Vice Mayor Len Kreger said he was taken aback by the staffing for Main Street being provided by the city. He cited specifically the work of the planning staff. Kreger said, that in light of a recent communication to the FBCC from that department, “The staff is in turmoil. They are in turmoil because their workload is so great that their director sent out a letter, which I viewed as a cry for help. We have those people working on Main Street while we are missing deadlines for Comp Plan revisions. We need to make sure that the priorities of the department are consistent with the needs of the city and the vision and goals of the city.” Kreger cited a list of outside organizations and groups that the city is helping. “But while we are doing this,” he said, “we are missing the city goals.”

Corbett said he didn’t have any problems with the Main Street project, but he was concerned with tracking the money. “I don’t know, but if I were y’all, I might make them think about raising some money before I give them any money,” Corbett said in reference to the final $20,000 of the current city 3-year pledge.

Kreger asked Corbett if he had been as last week’s workshop. Corbett said he had. Kreger said that plans for fundraising had been addressed there.

Filkoff asked to be recognized. She said, “First to the records: absolutely, these are all made available to the city through our board liaison. Regarding city employees on these committees: I take great care with insuring that I am not pushing them too far. Some of them are able to use their council members (volunteers) to do some of the work on their plate. … The key to this however, is for you all to realize that without a strong partnership with the city, Main Street will not be able to achieve results as quickly as some of you have said we need to. You need to balance those two, and that’s what we have to do on a daily basis.”

Kreger commented to Filkoff. “You may be trying to do that. But it is the job of the city to balance the needs of the city with what you are doing.”

Filkoff agreed, adding that at the workshop the FBCC had agreed with Main Street on the work needing to be done. “We need to work with all of you and city staff on prioritization,” she said.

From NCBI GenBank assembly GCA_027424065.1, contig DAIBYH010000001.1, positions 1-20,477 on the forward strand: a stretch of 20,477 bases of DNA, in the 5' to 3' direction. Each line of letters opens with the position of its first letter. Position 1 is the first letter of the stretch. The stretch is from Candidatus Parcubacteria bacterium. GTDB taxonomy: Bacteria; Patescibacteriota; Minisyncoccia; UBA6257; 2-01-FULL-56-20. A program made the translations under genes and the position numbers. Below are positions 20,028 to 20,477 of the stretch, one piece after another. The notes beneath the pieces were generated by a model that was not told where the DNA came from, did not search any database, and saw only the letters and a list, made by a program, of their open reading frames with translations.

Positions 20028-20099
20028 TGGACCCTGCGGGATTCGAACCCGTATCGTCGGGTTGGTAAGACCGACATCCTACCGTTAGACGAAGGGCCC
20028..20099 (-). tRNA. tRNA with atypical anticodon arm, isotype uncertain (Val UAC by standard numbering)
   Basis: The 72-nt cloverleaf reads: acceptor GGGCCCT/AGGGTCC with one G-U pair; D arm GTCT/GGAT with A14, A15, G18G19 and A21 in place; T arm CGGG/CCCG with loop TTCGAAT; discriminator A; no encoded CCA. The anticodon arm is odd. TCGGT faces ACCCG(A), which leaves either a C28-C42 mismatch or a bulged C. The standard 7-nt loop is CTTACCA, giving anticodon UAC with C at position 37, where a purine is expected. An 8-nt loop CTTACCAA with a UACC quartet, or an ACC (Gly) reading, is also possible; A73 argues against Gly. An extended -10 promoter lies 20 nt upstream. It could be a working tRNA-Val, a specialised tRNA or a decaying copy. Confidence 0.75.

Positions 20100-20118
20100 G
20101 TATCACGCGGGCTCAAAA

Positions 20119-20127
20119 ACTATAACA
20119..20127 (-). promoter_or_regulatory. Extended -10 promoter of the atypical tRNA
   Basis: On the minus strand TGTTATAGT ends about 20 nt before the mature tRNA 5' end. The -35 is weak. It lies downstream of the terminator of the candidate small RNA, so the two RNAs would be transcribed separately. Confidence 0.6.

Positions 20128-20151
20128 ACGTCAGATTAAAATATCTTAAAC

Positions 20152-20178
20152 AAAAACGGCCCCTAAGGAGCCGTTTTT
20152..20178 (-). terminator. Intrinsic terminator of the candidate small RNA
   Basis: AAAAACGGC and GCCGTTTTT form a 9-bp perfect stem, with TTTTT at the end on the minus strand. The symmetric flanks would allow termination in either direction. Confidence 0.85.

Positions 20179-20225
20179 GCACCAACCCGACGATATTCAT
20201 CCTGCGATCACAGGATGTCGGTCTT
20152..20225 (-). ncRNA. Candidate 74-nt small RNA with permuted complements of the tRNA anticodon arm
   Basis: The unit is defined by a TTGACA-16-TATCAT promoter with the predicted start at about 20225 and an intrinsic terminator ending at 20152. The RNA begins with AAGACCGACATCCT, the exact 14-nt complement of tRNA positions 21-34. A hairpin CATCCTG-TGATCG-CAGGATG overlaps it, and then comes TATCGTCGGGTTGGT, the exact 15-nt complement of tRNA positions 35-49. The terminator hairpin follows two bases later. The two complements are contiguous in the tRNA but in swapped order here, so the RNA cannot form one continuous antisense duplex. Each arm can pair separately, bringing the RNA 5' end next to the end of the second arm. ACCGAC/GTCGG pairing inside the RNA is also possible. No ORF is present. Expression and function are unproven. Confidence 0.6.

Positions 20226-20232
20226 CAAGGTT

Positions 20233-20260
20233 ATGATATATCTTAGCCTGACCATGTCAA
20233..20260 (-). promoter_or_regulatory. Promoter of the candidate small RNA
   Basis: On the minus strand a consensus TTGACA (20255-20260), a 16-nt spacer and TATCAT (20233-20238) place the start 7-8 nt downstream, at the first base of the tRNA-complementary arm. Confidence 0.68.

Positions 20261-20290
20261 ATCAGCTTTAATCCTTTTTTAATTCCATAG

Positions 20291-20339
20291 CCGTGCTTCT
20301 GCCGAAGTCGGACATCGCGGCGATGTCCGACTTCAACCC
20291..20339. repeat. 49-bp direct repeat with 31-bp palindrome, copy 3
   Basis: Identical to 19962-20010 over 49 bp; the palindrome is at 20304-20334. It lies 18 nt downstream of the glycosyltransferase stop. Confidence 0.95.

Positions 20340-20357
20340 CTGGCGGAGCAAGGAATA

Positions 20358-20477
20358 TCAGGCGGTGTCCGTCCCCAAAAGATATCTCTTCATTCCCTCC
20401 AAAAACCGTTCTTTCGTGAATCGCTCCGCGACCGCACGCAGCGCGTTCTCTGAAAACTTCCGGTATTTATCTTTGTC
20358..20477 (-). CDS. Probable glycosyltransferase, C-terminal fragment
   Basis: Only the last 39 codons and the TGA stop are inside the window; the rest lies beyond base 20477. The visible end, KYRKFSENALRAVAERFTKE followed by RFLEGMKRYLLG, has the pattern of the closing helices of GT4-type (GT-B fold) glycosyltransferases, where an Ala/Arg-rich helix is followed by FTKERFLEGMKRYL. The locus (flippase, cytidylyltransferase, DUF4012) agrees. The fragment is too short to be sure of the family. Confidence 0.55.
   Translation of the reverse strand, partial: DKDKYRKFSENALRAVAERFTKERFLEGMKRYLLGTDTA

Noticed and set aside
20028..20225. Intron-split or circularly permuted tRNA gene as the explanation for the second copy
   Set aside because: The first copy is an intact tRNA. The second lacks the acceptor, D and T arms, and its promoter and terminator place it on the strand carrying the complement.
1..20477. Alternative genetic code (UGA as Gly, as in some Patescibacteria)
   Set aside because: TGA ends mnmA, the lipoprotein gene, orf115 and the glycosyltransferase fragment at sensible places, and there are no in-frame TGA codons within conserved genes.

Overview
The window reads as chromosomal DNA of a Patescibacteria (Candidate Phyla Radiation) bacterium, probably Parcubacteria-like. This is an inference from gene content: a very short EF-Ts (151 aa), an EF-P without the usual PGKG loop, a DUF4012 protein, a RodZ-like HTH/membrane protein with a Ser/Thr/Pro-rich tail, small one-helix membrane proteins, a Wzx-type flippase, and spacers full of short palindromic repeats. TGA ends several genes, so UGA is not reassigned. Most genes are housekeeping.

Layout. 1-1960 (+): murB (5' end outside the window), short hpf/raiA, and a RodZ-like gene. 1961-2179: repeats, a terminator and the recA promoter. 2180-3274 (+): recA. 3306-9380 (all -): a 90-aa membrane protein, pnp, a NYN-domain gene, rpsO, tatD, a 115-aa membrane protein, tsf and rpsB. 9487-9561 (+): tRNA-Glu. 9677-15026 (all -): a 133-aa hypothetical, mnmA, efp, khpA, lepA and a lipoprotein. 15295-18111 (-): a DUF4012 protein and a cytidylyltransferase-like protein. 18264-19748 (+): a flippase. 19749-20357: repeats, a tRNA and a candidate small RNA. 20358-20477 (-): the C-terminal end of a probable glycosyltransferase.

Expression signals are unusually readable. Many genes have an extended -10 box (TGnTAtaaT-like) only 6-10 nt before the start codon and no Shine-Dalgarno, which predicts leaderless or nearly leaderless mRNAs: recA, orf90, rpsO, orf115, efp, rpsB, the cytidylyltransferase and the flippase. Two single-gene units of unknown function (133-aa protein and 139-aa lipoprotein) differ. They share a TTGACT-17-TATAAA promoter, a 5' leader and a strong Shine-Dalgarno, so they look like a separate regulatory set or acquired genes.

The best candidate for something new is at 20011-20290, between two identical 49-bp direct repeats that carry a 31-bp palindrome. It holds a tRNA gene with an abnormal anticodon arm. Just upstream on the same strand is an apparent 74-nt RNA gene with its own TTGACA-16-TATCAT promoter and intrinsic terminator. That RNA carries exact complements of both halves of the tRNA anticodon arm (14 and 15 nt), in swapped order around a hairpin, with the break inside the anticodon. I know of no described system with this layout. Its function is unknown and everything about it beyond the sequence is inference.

She countered Corbett’s claim that Main Street was a “charity.” “We are not a charity,” she said. “We are a 501.6.c. organization. We are all about trying to ensure that the economic engine of the city stays healthy.”

In response to a question from Mayor John Miller regarding the amount of time city staff spends on Main Street, Martin said, “They don’t spend time every day on this. I would guess that [the three staffers] spend 5-6 hours a week.”

Miller reinforced the FBCC’s full support of Main Street as expressed at the workshop.

Kreger expressed concern that Filkoff misunderstood his criticism of use of staff. He said, “I wasn’t criticizing Main Street; I was criticizing the city’s control of the staff. It’s the city’s responsibility to say ‘this needs to be done before that.’ If you devote all these people to different projects, the priorities need to be clear. The number one priority for the city is the waterfront.” He went on to say that little has been done on that priority since October.

Mayor John Miller

Miller said that he believed that Filkoff was well aware of how things work in the city and that he doubted that city staff would push back waterfront work because they had a Main Street meeting. Kreger disagreed saying that work has been delayed, citing a Main Beach report that was overdue.

With that, Miller closed discussion and moved on.

After the meeting, several people privately questioned Corbett’s motivation in bringing his issues before the FBCC. He and Filkoff served together on the Fernandina Beach City Commission for a period during which he often expressed open antagonism towards her, sometimes bordering on rudeness. Corbett did not raise any of his concerns during the first two years of Main Street prior to Filkoff’s taking over as Interim Executive Director. Nor has he expressed similar concerns with respect to city grants to other projects or organizations.  And as one local wag said, “He sure didn’t mind giving away $8,000 with no strings for the Mysterious Magical Mud Machine that Never Materialized.”